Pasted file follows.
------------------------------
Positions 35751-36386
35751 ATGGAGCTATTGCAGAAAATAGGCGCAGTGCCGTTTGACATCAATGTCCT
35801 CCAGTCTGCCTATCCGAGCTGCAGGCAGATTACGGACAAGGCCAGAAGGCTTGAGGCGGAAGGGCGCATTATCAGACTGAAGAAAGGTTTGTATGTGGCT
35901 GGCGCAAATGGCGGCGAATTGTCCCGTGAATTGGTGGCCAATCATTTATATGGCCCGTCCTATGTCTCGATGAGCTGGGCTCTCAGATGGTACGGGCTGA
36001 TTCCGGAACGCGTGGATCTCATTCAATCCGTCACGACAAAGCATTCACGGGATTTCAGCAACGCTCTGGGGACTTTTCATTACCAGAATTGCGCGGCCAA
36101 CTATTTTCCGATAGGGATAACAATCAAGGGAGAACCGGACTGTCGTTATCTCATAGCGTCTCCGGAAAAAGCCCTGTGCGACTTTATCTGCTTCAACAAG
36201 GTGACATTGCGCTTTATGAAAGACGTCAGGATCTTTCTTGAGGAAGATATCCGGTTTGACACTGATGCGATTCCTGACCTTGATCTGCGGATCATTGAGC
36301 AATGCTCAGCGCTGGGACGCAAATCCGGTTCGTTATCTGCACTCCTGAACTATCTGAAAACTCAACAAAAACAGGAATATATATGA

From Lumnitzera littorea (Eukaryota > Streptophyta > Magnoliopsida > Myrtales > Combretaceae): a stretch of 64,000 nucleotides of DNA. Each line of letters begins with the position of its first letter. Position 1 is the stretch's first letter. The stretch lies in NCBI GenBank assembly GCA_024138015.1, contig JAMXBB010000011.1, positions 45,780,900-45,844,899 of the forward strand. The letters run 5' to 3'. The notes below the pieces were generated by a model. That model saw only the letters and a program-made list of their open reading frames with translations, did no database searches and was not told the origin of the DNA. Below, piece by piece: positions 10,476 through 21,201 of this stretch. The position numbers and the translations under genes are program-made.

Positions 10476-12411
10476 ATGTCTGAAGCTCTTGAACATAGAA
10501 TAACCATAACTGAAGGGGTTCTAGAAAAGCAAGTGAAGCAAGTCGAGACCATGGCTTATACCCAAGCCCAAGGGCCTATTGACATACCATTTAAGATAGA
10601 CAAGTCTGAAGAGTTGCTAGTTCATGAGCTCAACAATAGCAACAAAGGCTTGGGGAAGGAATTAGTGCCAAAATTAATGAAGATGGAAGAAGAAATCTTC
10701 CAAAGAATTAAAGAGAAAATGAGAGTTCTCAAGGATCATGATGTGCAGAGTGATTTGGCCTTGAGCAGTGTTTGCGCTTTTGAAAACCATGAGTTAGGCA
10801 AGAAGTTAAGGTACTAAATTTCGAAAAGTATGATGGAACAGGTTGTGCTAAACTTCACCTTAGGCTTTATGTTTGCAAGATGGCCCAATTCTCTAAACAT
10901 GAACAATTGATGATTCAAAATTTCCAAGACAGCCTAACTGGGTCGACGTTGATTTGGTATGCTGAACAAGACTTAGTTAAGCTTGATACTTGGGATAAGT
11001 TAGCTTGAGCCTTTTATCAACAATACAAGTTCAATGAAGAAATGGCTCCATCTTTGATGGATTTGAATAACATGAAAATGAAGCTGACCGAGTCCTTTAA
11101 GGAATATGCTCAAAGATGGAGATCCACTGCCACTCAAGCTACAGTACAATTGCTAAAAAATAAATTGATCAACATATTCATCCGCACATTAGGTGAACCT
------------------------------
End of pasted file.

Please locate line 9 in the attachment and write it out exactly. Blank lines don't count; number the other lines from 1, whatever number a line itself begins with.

From Lumnitzera littorea (Eukaryota > Streptophyta > Magnoliopsida > Myrtales > Combretaceae): a stretch of 64,000 nucleotides of DNA. Each line of letters begins with the position of its first letter. Position 1 is the stretch's first letter. The stretch lies in NCBI GenBank assembly GCA_024138015.1, contig JAMXBB010000011.1, positions 45,780,900-45,844,899 of the forward strand. The letters run 5' to 3'. The notes below the pieces were generated by a model. That model saw only the letters and a program-made list of their open reading frames with translations, did no database searches and was not told the origin of the DNA. Below, piece by piece: positions 10,476 through 21,201 of this stretch. The position numbers and the translations under genes are program-made.